Businesses in the Stourton area of Leeds are benefitting from increased flood protection following the completion of a new 730-metre flood defence wall and property level protection, such as flood gates and demountable barriers.
The project, led by Leeds City Council in partnership with the Environment Agency, has reduced the risk of flooding to 88 businesses in Stourton and is one of the first areas of work for the second phase of the Leeds Flood Alleviation Scheme.
The £1.4m project, funded by Leeds City Council and the European Regional Development Fund, is part of a package of measures of advanced works designed to mobilise defence construction quickly and efficiently to best protect the city, before the main works of the scheme are approved.
As well as the new flood defence wall along the boundary of the Haigh Park Road Industrial estate with the Aire and Calder Canal, property level protection has been installed at four businesses and one Northern Power Grid site. This has involved supplying 17 aluminium demountable barriers that can be installed by the businesses across door openings in the event of a flood, where surface water flooding could occur due to the water being prevented from discharging into the canal or river as normal.
The works will provide a 1 in 200 year standard of protection to 88 existing businesses in the Stourton Industrial Estate, safeguard over 4,000 existing jobs in the area and help to protect access to the M1.
Leader of Leeds City Council Councillor Judith Blake said:
“It is very pleasing to see these works at Stourton as part of the initial element of phase two of the Leeds Flood Alleviation Scheme completed.
“Similar measures introduced at Woodlesford for phase one proved effective during the Christmas floods of 2015, so these defences will help protect local businesses, safeguard jobs, and vitally offer reassurance and confidence that these improvements do work at a local level.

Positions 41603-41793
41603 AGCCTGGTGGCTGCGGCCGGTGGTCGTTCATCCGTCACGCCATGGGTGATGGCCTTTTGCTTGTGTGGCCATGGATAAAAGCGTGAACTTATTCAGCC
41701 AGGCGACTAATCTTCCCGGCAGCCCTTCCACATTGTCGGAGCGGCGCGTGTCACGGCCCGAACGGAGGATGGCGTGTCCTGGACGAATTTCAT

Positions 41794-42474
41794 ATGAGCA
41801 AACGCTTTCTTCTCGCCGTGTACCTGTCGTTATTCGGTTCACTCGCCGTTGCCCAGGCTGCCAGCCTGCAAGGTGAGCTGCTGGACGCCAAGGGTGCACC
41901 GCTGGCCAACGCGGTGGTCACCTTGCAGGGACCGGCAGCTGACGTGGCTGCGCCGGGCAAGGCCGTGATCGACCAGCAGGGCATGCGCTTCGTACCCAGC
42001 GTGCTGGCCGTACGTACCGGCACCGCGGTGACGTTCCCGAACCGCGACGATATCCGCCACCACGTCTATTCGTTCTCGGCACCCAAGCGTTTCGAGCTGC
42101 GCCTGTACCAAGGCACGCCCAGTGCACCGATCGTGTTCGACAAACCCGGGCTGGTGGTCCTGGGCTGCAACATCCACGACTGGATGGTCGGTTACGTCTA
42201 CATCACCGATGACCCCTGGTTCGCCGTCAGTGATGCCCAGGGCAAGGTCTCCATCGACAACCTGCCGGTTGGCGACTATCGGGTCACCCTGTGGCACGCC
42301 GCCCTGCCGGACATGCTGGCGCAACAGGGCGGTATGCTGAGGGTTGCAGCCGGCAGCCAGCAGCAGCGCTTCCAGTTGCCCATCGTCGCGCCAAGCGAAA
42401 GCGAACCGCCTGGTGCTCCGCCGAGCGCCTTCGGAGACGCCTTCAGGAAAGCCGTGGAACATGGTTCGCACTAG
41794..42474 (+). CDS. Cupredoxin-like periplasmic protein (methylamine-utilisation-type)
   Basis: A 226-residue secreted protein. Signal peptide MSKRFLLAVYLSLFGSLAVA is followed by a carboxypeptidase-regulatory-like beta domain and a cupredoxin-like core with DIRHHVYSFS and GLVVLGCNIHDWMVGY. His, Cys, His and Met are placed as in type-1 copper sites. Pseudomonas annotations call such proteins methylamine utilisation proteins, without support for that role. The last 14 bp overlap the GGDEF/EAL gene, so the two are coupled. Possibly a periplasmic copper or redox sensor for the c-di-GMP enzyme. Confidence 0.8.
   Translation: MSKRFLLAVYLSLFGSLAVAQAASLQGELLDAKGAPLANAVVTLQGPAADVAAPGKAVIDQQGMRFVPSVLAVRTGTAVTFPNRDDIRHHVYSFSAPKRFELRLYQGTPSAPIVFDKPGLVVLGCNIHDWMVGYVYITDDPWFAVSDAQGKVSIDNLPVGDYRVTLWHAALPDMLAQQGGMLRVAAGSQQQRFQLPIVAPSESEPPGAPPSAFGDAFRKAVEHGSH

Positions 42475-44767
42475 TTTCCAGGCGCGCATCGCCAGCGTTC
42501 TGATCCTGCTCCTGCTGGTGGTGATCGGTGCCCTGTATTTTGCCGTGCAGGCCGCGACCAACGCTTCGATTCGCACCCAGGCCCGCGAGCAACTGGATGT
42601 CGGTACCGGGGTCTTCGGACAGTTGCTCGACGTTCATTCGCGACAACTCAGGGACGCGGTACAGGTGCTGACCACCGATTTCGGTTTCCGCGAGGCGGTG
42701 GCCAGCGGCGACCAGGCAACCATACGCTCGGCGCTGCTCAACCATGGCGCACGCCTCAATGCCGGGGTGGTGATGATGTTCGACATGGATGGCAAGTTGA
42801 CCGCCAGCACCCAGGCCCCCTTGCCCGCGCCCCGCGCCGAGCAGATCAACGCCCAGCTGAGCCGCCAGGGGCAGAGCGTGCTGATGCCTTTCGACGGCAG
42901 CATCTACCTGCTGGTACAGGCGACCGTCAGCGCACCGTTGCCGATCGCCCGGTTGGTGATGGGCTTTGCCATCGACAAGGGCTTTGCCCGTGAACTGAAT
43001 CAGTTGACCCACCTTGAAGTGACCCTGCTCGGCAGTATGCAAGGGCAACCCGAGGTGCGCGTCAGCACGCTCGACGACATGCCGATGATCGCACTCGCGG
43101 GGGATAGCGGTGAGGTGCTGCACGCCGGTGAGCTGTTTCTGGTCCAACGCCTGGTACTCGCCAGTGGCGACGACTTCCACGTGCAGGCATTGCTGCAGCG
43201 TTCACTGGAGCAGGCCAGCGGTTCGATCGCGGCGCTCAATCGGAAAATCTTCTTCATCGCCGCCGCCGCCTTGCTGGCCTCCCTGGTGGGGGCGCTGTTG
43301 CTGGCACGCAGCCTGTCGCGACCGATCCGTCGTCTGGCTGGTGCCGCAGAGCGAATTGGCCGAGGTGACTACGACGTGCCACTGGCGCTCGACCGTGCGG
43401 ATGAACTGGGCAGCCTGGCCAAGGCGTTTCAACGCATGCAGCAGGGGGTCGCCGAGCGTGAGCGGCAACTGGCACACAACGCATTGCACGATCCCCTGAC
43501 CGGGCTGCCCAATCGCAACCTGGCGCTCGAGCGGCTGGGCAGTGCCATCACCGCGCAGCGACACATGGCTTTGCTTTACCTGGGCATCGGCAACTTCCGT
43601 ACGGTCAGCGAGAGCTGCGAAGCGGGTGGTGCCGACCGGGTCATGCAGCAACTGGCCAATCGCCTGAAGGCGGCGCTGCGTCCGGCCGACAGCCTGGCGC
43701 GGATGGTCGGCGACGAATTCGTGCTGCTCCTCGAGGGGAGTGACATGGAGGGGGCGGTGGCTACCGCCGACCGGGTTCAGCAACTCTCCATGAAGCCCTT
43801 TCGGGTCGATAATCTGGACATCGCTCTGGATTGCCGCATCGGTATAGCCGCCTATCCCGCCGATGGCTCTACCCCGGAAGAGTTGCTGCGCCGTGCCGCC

“These measures provide further protection for our city centre and for the South Bank area, with formal engineering elements supported by the impressive flexible barriers which can be deployed quickly whenever there is a flood threat. We are firmly committed to seeing all our communities and businesses along the River Aire catchment protected through measures like this, and will continue to make the case for the phase two plans.”
On 26 December 2015, Leeds experienced significant and widespread flooding with some of the highest river levels ever recorded following Storm Eva. The flooding affected nearly 3,000 residential properties and nearly 700 commercial properties. 40 businesses in Stourton, between Thwaite Mills and the M1, were significantly affected by the floods.
Adrian Gill, area flood risk manager from the Environment Agency, said:
“The completion of these works is great news for the businesses that flooded in Stourton and for the people and communities who depend on them for the services and jobs they provide.
“Following the successful completion of Phase 1 of the Leeds Flood Alleviation scheme in October 2017, the Environment Agency is continuing to work closely with Leeds City Council to develop and deliver Phase 2 of the scheme, which will help to ensure that Leeds continues to be a great place to live, work and do business.”
Towngate Plc is an industrial property agent that manages around a dozen commercial properties in the Stourton Industrial Estate. All of its tenants were impacted in the December floods.